“India has stolen a march in financial inclusion with the initiation of Prime Minister Jan Dhan Yojana (PMJDY) accounts since 2014, using the banking correspondent (BC) model judiciously for furthering financial inclusion,” the report noted.
It also said that the BC model has enabled to provide a defined range of banking services at low cost and is instrumental in improving financial inclusion.
What in financial inclusion
The World Bank defines financial inclusion as a situation where businesses and individuals have access to useful and affordable financial products and services.
Having easy access to a bank account through which an individual can conduct a transaction is the first step towards a broader financial inclusion.
Progress so far
Sound financial inclusion policies have a multiplier effect on economic growth, reducing poverty and income inequality, while also being conducive for financial stability.
With mobile and internet banking transactions rising to 13,615 per 1,000 adults in 2020 from 183 in 2015 and the number of bank branches inching up to 14.7 per 1 lakh adults in 2020 from 13.6 in 2015, India is now higher than Germany, China and South Africa in financial inclusion metrics.
Centre’s PMJDY push has led to a rise in number of bank deposit accounts.
During the past 7 years of the financial inclusion drive, the number of no-frills bank accounts opened has reached 43.7 crore with Rs 1.46 lakh crore in deposits as of October 20, 2021. Of these, nearly two-thirds are operational in rural and semi-urban areas and over 78 per cent of these accounts are with state-owned banks, 18.2 per cent with regional rural banks, and a paltry three per cent are opened by private sector banks.
The number of bank branches in rural areas has also increased from 33,378 in March 2010 to 55,073 in December 2020. The number of banking outlets in villages/ banking correspondents (BCs) has soared from 34,174 in March 2010 to 12.4 lakh in December 2020.
Public sector banks have opened 34 crore of the total 44 crore no-frills accounts and the private sector ones just 1.3 crore of them.
Benefits of financial inclusion
Economists at SBI studied the impact of Jan Dhan accounts on crimes.
It said that states with higher financial inclusion and more bank accounts have seen a perceptible decline in crime along with a meaningful drop in consumption of alcohol and tobaccos.
“Crimes against women and children has increased by 7.3 per cent in 2018 and 4.5 per cent in 2019, however, there is a decline of 8.3 per cent in 2020,” the report said.
It was also observed that there was a meaningful drop in consumption of intoxicants like alcohol and tobacco products in states where more PMJDY accounts were opened.
“This could be because of Jan Dhan-Aadhaar-Mobile (JAM) trinity which has helped in better channelising of government subsidies and helped in curbing the unproductive expenditure such as alcohol and tobacco expenses in rural areas,” it added.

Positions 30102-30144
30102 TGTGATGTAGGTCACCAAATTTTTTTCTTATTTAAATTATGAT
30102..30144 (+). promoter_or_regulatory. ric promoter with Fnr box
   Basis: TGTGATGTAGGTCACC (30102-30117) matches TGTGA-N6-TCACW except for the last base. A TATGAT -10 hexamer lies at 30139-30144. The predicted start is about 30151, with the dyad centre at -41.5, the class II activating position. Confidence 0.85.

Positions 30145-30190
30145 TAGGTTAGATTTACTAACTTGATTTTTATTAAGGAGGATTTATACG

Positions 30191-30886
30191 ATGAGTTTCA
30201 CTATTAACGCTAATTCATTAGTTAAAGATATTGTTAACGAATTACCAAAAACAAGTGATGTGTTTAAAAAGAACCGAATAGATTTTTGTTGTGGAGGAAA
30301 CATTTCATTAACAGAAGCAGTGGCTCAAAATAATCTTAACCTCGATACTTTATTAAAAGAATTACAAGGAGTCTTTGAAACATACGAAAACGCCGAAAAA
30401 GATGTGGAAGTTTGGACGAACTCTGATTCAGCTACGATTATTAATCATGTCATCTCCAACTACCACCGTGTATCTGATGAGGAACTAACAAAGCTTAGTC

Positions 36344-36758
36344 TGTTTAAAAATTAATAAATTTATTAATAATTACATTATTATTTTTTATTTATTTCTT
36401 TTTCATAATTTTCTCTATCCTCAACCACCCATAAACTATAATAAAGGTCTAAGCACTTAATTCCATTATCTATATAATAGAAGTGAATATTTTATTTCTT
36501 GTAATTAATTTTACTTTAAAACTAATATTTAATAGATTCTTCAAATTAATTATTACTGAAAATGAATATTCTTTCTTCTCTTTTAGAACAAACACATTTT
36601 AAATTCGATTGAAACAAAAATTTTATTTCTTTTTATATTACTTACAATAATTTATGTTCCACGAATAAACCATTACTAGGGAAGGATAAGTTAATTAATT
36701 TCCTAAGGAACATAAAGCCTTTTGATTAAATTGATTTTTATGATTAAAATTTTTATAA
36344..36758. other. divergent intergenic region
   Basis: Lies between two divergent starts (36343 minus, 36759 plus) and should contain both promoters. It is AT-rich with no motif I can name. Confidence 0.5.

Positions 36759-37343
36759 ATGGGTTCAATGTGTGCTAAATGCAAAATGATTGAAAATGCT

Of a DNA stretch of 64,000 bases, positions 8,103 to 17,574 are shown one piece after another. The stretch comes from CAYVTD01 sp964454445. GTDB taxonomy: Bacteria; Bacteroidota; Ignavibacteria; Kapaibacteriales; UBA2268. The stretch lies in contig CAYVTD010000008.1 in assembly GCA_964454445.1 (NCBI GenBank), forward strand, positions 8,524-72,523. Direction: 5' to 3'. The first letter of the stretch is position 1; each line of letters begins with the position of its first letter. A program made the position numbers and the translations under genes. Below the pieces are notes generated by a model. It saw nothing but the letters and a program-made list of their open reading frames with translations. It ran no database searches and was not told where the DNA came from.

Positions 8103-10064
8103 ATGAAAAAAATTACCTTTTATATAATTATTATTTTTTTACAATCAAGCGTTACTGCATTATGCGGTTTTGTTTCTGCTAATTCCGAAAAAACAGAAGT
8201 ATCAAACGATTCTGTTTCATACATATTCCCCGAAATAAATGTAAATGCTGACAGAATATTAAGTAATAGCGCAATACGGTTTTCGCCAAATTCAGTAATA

BC model and its challenges
Banks have been making efforts by expanding their brick and mortar branches to reach the unbanked population in remote and unbanked villages.
The major credit for the financial inclusion drive should go to the RBI which in January 2016 allowed the business correspondent model of branchless banking.
This not only made financial services accessible for the un-/underbanked population through a branchless banking
facility but also supported the national agenda for employment generation.
Calling for fine-tuning the non-branch banking correspondent model by making it uniform across all banks since after the 2017 new branch authorisation policy came into force, there is a need to make the BCs interoperable.
The new norms recognise BCs that provide banking services for a minimum of four hours per day and at least five-day a week, as banking outlets has progressively obviated the need to set up brick-and-mortar branches.
According to RBI guidelines, while a BC can work for more than one bank, at the point of customer interface, a retail outlet or a sub-agent of a BC shall represent and provide banking services of only one bank.
However, the model comes with its own challenges.
It is sometimes observed that there is no uniformity among the BCs across banks regarding adherence to guidelines.
PSBs mostly follow ‘Branch Led BC Model’, while other banks follow ‘Branch Less/Corporate BC model’.
The BCs of PSBs are extending all the basic banking services, including opening of accounts, from a fixed location under the oversight of specific bank branch.
The report said that as per estimates, Rs 1.0-1.5 lakh capital expenditure is required to set-up a Kiosk under Bank led BC model.
While, the capex of other banks BC model in ‘Micro ATM/Kiosk Application on Mobile’ is around Rs 30,000 or less, the report noted.